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'AI Art' Companies & DeviantArt Are Being Sued By Artists

A class action suit accuses them of violating all kinds of copyright laws

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Stability AI and Midjourney—two of the biggest names in the exploding field of AI-generated imagery—and portfolio site DeviantArt have become the target of a class action lawsuit, filed in California on behalf of artists.

As we’ve covered previously, AI-generated imagery is a highly contentious field, one where “artists write algorithms not to follow a set of rules, but to ‘learn’ a specific aesthetic by analyzing thousands of images. The algorithm then tries to generate new images in adherence to the aesthetics it has learned.”

The suit has been brought forward by three plaintiffs, all artists: Sarah Andersen (of Sarah’s Scribbles), Kelly McK­er­nan and Karla Ortiz, who on behalf of all artists affected are “seeking compensation for damages caused by Stability AI, DeviantArt, and Midjourney, and an injunction to prevent future harms”.

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It makes numerous and serious allegations:

The lawsuit alleges direct copyright infringement, vicarious copyright infringement related to forgeries, violations of the Digital Millennium Copyright Act (DMCA), violation of class members’ rights of publicity, breach of contract related to the DeviantArt Terms of Service, and various violations of California’s unfair competition laws.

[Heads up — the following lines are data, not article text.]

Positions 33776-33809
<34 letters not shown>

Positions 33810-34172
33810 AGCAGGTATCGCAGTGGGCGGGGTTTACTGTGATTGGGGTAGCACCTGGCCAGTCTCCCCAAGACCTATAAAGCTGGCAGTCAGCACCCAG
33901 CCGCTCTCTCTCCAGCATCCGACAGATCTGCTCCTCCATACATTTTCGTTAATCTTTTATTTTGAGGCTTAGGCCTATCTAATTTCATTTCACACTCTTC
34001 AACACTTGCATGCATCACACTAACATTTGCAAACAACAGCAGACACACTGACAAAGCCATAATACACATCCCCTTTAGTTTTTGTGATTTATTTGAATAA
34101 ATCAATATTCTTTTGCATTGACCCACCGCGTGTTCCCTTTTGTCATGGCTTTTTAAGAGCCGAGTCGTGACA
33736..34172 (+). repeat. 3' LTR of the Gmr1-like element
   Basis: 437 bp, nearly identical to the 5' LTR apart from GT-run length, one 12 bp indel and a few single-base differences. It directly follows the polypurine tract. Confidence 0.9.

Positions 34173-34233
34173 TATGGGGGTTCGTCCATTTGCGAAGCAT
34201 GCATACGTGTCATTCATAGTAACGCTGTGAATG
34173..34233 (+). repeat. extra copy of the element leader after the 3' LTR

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As lawyer Matthew Butterick says in his post about the case, the three companies are being targeted by “writ­ers, artists, pro­gram­mers, and other cre­ators” who are “con­cerned about AI sys­tems being trained on vast amounts of copy­righted work with no con­sent, no credit, and no com­pen­sa­tion.”

Stability AI (who make Stability Diffusion) and Midjourney are the companies behind the two most popular AI-generated art platforms, while DeviantArt—most commonly known as a portfolio and community art site—is being included for its own work in fucking up massively.

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For more technical details on the suit—or contact details if you’re an artist and would like to get involved—you can check out Butterick’s post here.